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Is the government watering down the definition of social businesses?

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 Is the government watering down the definition of social businesses?

In a recent blog, Peter Holbrook, the chief executive of Social Enterprise UK has criticised the exclusion of charities and social enterprises from the Cabinet Office’s review on mission-led businesses.

This criticism is sparked off the back of the Cabinet Office’s announcement that it was calling for evidence for its review into mission led businesses in May. SEUK has claimed that the advisory panel is lacking in expertise on the matter and that the review should be headed up by the Department for Business, Innovation and Skills.

Holbrook said: “It’s not uncommon for government reviews to disappoint, but it’s quite rare for a review to disappoint before it has even begun. Yet that is the view from many within the social economy sector at the government’s review of mission-led businesses.

Holbrook added that “judging by the nature of the review team, the government intends to broaden the social investment market by watering down the definition of what 'social' is.” And that “ill-defined terms” only serve to “conflate and confuse”.

“All social enterprises and charities are mission-led but aren't included in the scope of this review; all our members are interested in profit and impact,” he said. “It will be difficult to communicate clearly as a profit-with-purpose, mission-led, community-business social venture - because not even the organisation itself will know what it means.”

“Quick fixes tend to turn out as bodged jobs. The expert advisory panel is missing authentic voices of recognised, established and trusted social businesses. Where are the historical insights of the likes of Timpson, Rowntree, John Lewis, Lush, and decades of Quaker-inspired businesses? Where are the voices of social enterprise and co-operatives bringing their expertise in the field? Let us hope that the review group draws on the experience of a wider set of perspectives. The insights of those who have set about protecting a social purpose, with or without success, is critical.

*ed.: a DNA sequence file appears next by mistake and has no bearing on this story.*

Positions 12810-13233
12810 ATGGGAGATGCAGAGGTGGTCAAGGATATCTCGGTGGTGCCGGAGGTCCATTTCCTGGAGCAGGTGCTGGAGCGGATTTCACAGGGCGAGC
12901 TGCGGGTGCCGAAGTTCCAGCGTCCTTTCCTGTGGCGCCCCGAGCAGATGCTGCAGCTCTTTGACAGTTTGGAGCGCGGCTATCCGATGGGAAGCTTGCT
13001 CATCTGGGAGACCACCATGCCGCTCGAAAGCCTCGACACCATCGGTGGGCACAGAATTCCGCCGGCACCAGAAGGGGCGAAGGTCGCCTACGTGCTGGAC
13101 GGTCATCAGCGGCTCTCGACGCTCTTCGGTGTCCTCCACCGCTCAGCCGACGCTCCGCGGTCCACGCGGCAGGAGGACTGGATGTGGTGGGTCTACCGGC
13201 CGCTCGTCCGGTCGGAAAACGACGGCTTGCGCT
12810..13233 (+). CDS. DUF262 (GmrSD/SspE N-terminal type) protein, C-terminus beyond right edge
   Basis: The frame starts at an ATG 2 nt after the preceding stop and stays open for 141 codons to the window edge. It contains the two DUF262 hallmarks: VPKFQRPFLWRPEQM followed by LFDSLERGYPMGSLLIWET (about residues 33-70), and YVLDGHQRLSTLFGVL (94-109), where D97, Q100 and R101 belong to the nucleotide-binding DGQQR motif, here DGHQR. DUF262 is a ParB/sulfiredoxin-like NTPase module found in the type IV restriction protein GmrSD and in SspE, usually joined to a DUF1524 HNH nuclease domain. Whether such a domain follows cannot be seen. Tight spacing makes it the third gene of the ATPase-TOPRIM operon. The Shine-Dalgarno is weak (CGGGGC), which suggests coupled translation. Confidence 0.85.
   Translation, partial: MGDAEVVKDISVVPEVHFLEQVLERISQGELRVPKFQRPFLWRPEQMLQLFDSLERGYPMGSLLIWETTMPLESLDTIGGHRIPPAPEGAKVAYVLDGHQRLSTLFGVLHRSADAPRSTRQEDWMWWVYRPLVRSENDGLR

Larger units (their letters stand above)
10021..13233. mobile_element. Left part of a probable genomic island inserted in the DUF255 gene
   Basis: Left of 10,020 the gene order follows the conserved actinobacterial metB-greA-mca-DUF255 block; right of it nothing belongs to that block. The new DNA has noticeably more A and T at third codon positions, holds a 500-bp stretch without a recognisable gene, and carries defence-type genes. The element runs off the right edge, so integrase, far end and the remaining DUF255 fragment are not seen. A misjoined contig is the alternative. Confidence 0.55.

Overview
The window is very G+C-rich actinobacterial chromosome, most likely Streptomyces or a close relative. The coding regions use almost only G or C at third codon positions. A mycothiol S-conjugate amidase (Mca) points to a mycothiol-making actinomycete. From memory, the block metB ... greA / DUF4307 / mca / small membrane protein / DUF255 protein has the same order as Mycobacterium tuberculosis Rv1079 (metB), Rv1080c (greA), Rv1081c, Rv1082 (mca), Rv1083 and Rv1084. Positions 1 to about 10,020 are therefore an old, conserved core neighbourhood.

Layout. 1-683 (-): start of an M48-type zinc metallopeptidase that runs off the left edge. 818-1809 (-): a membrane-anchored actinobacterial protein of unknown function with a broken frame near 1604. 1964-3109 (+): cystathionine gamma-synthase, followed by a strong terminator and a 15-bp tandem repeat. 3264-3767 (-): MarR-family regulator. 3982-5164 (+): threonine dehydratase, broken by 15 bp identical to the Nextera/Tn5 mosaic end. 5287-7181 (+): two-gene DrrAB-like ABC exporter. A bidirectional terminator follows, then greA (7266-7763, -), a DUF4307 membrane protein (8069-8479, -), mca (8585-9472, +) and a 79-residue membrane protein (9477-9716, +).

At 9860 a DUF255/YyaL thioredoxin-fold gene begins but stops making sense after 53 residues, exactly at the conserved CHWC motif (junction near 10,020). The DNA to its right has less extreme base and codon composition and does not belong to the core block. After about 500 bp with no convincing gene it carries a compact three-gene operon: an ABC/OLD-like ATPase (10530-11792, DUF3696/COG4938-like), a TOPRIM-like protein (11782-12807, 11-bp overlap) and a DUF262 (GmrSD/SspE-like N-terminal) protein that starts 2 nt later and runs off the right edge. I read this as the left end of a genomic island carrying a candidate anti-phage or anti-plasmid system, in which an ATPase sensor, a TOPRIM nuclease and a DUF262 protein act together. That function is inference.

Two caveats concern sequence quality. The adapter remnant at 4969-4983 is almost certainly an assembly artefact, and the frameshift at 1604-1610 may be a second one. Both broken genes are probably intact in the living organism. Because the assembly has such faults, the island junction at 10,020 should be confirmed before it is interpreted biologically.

"It is crucial that we strengthen the social responsibility of mainstream businesses, which is why it is disappointing that the Department for Business, Innovation & Skills do not appear to be backing this review."

Announcing the review earlier this week, the minister for civil society, Rob Wilson, said: “Mission-led businesses have the potential to revolutionise the way we solve some of our biggest social challenges. This review will help us find new ways to tap into their full potential, helping us to improve the lives of those in most need whilst creating a more compassionate society.

“I welcome as much input as possible into this review to make sure that we get this right. I want every entrepreneur to be able to easily establish a business that commits them to making social as well as an economic impact on society if they chose to."

Andrew Croft, Chief Executive of CAN states, “While it is excellent to see so many shareholder led organisations moving to a more social perspective, reflecting the trends in employee and consumer pull, it would be better to see greater representation from asset locked social enterprise on the panel for the social business review.”


The panel that the Cabinet Office has selected is:

  • Nigel Wilson (CEO, Legal & General Group plc)
  • Natalie Campbell (founding partner, A Very Good Company)
  • Luke Johnson (founder and chairman, Centre for Entrepreneurs)
  • Loughlin Hickey (trustee, Blueprint for Better Business)
  • Andrew Goodman (partner, McKinsey & Company)
  • Marcello Palazzi (founder, Progressio Foundation)
  • Antony Ross (partner, Bridges Ventures)
  • Annika Small (co-founder, Centre for Acceleration of Social Technology)
  • Frank Welvaert (managing director, Johnson & Johnson Corporate Citizenship Trust)
  • Monique Villa (CEO, Thomson Reuters Foundation)

Category: Sector news